PEDV continues to spread

OLYMPUS DIGITAL CAMERADespite efforts to halt its spread, porcine epidemic diarrhea virus (PEDV) has spread to more than a dozen states in the U.S.

At the latest count, more than 400 swine accessions/diagnostic case submissions have tested positive for PEDV across 16 states, according to the American Association of Swine Veterinarians.

PEDV is a production-related disease, which means it can cause production losses for the producer rather than illness that affects public health (likewise, it is not a reportable or regulatory disease). Production losses can be severe – the disease has an 80 to 100 percent morbidity and mortality rate among neonatal piglets. Mortality tends to decrease as age increases, according to the U.S. Department of Agriculture (USDA). The first confirmed U.S. cases were reported in mid-May.

As the number of cases continues to grow, researchers are racing to find out more information about the virus and how to prevent it. In late July, the National Pork Board approved an additional $350,000 to go toward research and education efforts surrounding PEDV. The group previously had allotted $450,000 toward the project.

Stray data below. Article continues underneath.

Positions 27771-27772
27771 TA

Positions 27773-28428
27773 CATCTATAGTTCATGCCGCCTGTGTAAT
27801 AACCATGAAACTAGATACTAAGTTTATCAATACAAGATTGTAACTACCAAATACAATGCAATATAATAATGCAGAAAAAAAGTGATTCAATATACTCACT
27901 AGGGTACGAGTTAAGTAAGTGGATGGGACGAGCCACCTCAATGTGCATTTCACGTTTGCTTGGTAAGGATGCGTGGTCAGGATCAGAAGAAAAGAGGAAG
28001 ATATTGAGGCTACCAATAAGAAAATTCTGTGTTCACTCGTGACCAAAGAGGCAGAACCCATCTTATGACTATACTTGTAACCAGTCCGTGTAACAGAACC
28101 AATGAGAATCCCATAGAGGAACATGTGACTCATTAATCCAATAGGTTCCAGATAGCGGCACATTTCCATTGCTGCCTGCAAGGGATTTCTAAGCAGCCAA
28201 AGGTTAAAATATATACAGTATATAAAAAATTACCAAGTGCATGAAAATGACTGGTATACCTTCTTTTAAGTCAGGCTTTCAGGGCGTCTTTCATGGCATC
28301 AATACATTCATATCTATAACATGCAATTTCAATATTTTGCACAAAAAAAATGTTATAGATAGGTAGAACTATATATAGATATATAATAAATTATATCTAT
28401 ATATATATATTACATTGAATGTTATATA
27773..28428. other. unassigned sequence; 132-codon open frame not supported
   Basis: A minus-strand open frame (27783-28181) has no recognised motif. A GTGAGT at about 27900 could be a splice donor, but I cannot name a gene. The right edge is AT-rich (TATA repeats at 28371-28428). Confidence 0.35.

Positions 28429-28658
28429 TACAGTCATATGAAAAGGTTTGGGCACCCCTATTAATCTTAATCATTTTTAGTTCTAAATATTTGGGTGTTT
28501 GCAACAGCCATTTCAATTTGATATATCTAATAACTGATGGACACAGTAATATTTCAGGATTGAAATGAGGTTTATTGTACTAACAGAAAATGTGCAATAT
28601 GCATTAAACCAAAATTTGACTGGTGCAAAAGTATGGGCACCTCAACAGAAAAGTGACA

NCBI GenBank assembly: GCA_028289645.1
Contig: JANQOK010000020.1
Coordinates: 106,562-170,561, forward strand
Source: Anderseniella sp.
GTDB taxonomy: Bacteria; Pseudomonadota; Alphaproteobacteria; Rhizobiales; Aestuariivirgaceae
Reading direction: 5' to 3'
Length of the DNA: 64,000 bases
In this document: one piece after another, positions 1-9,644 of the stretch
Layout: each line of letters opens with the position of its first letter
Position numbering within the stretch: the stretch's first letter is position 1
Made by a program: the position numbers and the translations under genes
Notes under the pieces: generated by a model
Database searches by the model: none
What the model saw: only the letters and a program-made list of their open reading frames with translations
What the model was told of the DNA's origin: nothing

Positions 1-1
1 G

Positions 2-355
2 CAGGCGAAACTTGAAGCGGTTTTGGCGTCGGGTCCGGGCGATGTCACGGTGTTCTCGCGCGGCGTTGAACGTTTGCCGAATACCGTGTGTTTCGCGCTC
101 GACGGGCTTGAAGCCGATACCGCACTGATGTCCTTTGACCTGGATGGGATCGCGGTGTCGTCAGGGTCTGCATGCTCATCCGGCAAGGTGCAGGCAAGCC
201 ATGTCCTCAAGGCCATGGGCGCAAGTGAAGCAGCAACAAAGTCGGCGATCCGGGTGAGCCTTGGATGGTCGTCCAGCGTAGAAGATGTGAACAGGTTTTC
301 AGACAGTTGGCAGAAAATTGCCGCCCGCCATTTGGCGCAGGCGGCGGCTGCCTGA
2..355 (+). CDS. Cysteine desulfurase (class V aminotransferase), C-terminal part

“Our No. 1 priority is to contain spread of the virus with the goal of increasing the potential to eliminate the disease,” said Dr. Paul Sundberg, vice president of science and technology at the National Pork Board, in a statement. “Through research we just completed, we already have determined that transportation of sows and market hogs can be a major risk factor in the spread of PEDV.”

Biosecurity is paramount in preventing the spread of PEDV. This includes proper check-in/check-out, and proper cleaning and disinfection procedures for swine housing, transport vehicles, fomites and other objects that come in contact with animals or their waste.

For more on PEDV from Neogen blog, click here.

For a comprehensive rundown on PEDV and tips from National Hog Farmer, click here.

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